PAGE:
A church assessment answers the key question ‘how is your church doing?’
Assessment and review are powerful tools that allow leaders to measure progress – or discover the lack of it. By taking the time to see how successful different aspects of our work are, we can see what is successful, and what isn’t. Individual areas can be brought into focus and be a source of encouragement or show an issue that needs addressing.
A church assessment can be an intimidating thing; we may be forced to face up to reality, and the findings might ask some demanding questions not only of the ministry but of ourselves! Yet growth and improvement only come when we take stock of how things really are. There are four stages of a review cycle – planning, doing, reviewing and improving. If we fail to review, we fail to improve – and we will miss out on opportunities of growth.
Another strength of a robust review process is that other opinions and perspectives can say, or see, the things we can’t or won’t. Regular review, conducted with a team or a consultant, will unveil clear steps to be taken that can take the church to a new level. As an example of how a church assessment can help bring clarity, you can download a Strategic Plan, which includes an example Church Health Assessment here.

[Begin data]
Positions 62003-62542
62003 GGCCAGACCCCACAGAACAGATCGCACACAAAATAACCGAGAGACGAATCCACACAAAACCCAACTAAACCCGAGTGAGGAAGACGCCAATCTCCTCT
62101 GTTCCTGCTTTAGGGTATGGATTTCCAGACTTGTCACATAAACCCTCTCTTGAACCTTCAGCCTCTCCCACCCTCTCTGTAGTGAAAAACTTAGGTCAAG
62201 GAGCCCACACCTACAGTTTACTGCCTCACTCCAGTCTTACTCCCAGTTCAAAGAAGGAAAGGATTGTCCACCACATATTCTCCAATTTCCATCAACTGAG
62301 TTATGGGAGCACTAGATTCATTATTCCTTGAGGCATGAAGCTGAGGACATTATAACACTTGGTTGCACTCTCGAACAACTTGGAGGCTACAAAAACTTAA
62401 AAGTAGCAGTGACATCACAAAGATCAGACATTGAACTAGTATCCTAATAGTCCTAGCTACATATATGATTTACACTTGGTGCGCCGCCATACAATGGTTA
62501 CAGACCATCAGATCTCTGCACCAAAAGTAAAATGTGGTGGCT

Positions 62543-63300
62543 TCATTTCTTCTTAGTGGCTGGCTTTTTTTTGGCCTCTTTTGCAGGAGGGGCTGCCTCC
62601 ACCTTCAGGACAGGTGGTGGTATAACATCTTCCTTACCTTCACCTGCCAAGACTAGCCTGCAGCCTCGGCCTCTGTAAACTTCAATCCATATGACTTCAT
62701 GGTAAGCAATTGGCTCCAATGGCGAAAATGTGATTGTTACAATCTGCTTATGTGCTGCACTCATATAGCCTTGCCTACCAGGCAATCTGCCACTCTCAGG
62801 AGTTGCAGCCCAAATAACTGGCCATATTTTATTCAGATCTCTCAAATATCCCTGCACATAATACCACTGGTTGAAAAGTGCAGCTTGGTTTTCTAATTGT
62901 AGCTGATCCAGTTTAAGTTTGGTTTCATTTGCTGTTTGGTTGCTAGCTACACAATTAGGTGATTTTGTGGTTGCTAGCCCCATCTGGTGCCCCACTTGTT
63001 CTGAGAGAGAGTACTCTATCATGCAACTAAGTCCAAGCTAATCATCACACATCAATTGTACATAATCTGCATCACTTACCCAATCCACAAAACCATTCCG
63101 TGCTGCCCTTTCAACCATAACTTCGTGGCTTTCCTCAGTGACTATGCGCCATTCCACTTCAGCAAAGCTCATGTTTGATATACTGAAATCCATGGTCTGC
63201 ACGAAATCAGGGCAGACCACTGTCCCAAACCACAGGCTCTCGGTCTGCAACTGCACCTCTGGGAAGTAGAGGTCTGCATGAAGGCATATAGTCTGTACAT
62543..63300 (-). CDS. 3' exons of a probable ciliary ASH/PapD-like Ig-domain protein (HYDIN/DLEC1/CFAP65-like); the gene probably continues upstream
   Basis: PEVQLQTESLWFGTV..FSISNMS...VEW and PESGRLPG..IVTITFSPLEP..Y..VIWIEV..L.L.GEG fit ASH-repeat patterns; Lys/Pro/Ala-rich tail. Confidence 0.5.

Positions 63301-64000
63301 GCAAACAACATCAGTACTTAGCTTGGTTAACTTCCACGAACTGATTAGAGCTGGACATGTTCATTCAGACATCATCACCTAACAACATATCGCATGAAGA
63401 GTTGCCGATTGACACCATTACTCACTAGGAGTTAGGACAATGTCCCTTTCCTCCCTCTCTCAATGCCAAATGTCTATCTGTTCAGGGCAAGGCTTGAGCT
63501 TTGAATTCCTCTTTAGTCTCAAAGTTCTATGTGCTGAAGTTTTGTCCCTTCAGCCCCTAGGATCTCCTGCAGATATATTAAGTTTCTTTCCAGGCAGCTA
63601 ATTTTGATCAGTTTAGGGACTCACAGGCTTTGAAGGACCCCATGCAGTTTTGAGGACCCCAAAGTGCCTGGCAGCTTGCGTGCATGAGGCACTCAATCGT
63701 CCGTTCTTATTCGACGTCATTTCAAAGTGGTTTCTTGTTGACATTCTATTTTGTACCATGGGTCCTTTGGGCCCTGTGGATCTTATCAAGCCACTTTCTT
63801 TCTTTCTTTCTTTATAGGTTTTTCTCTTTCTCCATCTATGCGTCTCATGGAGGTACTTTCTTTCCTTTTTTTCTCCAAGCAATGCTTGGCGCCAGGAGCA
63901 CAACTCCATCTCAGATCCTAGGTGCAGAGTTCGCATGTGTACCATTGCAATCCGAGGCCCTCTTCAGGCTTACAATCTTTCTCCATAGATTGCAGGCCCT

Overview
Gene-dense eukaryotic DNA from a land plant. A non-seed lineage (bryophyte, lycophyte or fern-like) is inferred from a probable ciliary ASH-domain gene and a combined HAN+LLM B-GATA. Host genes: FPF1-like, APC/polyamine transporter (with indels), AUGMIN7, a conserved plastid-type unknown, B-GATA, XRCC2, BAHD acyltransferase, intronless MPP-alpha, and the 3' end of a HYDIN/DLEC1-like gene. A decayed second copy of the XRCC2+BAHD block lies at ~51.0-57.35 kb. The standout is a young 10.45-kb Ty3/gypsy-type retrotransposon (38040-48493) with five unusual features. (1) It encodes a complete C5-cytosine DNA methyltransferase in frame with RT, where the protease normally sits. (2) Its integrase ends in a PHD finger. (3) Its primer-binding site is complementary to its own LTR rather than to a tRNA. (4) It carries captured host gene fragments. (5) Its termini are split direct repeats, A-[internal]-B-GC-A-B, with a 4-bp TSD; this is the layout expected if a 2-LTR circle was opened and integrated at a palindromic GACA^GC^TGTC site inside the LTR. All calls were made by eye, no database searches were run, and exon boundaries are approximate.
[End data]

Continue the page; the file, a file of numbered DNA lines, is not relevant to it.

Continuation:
Failure to thoroughly or consistently review aspects of the church will have a negative impact on the organisation in multiple ways. In contrast, when a church embraces an intentional review process there are a number of benefits:
1. An intentional church assessment process provides key information that can be catalytic for the growth of the church.
2. An intentional church assessment process ensures the church does not drift from its mission.
3. An intentional church assessment process uses the vision as motivation for change.
4. An intentional church assessment process protects the culture by ensuring it is not neglected in the busyness of activity.
5. An intentional church assessment process will identify when the systems or structure are no longer serving the vision.
6. An intentional church assessment process creates accountability for the achievement of strategic goals.
Ongoing church assessments are one key aspect of ever-increasing church health, but there are more – you can discover the other aspects of a healthy church here. As part of a Strategic Planning process, I offer a number of different types of reviews. You can find out more about how I approach Strategic Planning here.